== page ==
Wheat hovers near 2-1/2-week low on ample global supply

Alvin Kelly
April 20, 2017

Since the release of the March 31 Prospective Plantings Report and the April WASDE Report, the corn and soybean markets turn their focus to spring planting.

As a result of this week's rainfall, the ground is reportedly pretty wet in the U.S. Corn belt. The six million acre increase in soybean acres over 2016 came at the expense, in many states, of feed grains.

Suderman believes the USDA is "still about 100 million bushels too high" on corn feed usage.

History shows that these scenarios do actually occur, but the extent to which fast corn planting hurts soybean acres is actually greater than the extent to which fast corn planting helps corn acres.

The complete weekly crop and weather report is at the Iowa Department of Agriculture and Land Stewardship and USDA NASS. That was the highest close for a front-month contract since April 18 previous year. This timeframe for considering late planting draws support from planting date studies conducted in IL over a decade (here).

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Summary of crop reportRain continued to be an issue for Iowa farmers with just three days suitable for fieldwork statewide for the week ending April 16, according to NASS. This total is up three percent from last week, but was on the lower bound of pre-report estimates of 6 to 11 percent planted.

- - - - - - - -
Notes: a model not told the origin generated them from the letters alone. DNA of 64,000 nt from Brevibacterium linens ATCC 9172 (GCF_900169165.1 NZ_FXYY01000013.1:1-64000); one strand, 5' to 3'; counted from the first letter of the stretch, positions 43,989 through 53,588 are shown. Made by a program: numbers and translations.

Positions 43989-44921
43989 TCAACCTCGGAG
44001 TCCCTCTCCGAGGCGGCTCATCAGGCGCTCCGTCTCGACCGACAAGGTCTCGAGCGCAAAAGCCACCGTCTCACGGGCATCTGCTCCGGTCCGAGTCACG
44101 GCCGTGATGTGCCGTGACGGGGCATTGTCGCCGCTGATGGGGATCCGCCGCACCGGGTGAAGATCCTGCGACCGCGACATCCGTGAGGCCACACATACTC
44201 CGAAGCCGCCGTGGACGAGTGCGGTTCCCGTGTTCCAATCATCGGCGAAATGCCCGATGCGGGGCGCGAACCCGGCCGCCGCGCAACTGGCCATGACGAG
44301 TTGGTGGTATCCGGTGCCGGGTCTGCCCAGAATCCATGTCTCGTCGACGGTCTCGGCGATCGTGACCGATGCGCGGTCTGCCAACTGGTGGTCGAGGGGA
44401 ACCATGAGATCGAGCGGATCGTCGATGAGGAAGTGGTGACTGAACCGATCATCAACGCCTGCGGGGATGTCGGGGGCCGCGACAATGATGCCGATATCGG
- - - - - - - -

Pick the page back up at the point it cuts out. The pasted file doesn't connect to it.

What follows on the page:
Spring wheat planting is 13% done nationwide, compared with 25% a year ago and the 21% average. Key states of note include IL (6% versus 13% 5-year average), IN (4% vs. 6%), Iowa (2% vs. 4%), Kansas (9% vs. 18%) and Missouri (17% vs. 25%). On the other hand, "knee high by the fourth of July" could lead to another bumper crop and further test the price lows growers have experienced in recent years. Deviations from planting intentions ranged from -1.9 million to 1.4 million acres and averaged -224,000 acres. Northwest, west central, and central Iowa farmers have planted over half their expected oat acreage.

Producers possess the ability to plant very quickly and still have more than a month to plant corn and six weeks to plant soybeans before planting is considered late by our definition.

Any delays in corn planting always gets analysts immediately thinking of the upside potential for soybean acres, especially this year given the acreage tug-of-war ensuing between the United States' two key crops. The large variation in the direction and magnitude of acreage deviations from intentions makes it hard to form expectations on corn acreage for 2017.

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